1. Deep breathing exercises to avoid post-op lung complications

  2. Early ambulation to reduce the risk of deep vein thrombosis, improve circulation and avoid bed sores.

2. Managing Anxiety and Fear

Experiencing anxiety and fear before a surgical intervention is extremely common, and in most cases, this stress stems from a lack of understanding. Patients often feel anxious because they have no control over their situation and similarly, they experience fear because they can not anticipate what is about to happen. However, these factors can be controlled through adequate education, support and anxiety controlling techniques.


Start by creating a safe space where your patient feels comfortable voicing their feelings and expressing their concerns. While talking to your patient evaluate their body language, constant fidgeting, avoidance, crying or not talking are all signs that the patient is uncomfortable. Ask the patient what they know about their situation and move on from there educating as necessary. Moreover, assure the patient that the surgical team is professional and they will do their utmost to ensure the best possible outcome.


Encourage your patient to join a support group or look out for other individuals who have previously had the same surgery. Sharing experiences can provide a greater sense of support and motivation for the patient. Lastly, you can use deep breathing techniques, music therapy or imagery to distract the patient and reorient their focus onto something more pleasant.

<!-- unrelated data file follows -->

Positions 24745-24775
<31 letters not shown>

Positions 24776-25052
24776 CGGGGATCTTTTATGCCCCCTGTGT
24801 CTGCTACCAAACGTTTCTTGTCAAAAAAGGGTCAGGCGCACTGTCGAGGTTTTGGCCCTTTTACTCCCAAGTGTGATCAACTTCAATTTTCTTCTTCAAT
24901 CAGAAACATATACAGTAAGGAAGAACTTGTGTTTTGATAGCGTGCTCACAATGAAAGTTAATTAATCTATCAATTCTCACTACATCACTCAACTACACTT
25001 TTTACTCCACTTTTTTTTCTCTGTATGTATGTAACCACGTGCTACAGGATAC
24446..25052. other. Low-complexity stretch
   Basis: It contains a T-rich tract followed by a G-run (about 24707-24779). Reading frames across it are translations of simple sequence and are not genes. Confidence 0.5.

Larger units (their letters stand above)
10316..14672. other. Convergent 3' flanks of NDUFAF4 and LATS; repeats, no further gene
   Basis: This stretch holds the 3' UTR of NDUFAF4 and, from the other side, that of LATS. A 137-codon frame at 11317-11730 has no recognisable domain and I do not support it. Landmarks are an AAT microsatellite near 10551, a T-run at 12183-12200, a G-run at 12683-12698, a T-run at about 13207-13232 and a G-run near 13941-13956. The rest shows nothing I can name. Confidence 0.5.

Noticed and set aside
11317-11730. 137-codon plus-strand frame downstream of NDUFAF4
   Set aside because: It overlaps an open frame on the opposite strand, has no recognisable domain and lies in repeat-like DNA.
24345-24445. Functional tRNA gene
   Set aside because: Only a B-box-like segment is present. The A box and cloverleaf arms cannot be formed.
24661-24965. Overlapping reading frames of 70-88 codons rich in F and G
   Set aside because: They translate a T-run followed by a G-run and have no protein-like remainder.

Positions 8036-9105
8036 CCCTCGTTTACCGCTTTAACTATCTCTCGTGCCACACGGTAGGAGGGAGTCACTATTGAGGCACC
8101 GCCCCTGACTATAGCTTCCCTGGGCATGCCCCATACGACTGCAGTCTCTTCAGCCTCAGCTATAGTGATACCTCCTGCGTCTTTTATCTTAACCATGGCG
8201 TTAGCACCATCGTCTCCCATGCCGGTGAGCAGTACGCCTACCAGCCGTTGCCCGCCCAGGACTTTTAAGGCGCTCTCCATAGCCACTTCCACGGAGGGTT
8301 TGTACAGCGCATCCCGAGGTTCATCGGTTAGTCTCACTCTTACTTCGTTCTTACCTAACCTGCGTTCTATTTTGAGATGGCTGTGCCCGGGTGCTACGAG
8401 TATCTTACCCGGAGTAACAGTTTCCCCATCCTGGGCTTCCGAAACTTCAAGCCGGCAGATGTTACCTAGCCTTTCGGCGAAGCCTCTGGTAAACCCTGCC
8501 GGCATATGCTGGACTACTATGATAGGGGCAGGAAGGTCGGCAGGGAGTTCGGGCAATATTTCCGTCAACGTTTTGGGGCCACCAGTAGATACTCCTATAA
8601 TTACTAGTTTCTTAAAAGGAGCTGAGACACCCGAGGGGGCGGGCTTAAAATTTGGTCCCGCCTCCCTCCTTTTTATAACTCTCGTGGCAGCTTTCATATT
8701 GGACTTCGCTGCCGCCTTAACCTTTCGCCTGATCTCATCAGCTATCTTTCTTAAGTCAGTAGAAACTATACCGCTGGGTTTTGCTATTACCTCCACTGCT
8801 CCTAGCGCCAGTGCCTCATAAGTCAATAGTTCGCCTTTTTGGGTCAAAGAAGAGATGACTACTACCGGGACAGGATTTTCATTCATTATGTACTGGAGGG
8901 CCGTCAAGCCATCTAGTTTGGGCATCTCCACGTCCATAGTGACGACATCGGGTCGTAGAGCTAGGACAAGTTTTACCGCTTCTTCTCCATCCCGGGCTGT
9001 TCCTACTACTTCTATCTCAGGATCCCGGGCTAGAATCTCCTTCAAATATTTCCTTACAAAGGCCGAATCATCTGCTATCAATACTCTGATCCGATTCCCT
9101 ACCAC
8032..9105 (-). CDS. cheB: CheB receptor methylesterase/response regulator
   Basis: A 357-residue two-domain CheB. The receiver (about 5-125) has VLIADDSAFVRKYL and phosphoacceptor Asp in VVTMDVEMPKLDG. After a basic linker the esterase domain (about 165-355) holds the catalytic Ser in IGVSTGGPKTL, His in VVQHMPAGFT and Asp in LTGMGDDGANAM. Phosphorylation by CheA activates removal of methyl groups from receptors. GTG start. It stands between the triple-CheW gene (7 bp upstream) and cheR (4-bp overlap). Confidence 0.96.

3. Managing Dehydration

In cases where the surgery requires general anaesthesia, the patient will have to fast (not eat or drink) for a minimum of 6 hours before the surgery. When giving anaesthesia and intubating, the patient is at risk of pulmonary aspiration, and this risk increases drastically if the patient does not have an empty stomach. Despite the more recent studies, showing that patients do not need to be starved for more than 6 hours, and that clear fluids do not impact the risk of aspiration, most patients are still starved for more than they need to be.


In fact, being starved from midnight is common practice amongst many practitioners. To counteract the extended period of starvation, most patients are started on IV fluids that keep their electrolytes balanced. In addition, if the patient is diabetic then their fluid regimen is slightly different and they will be on a diabetic protocol to keep their blood glucose within a normal range.


Pre-Operative Nursing Outcomes

The three points mentioned above are the basic foundation of pre-operative nursing, and the goal is to educate the patient, decrease their anxiety and ensure that they’re sufficiently hydrated. However, most surgeries will require additional interventions ranging from skin preparation, bowel preparation and specific pre-operative medications. So always ensure to look out for any surgery specific protocols.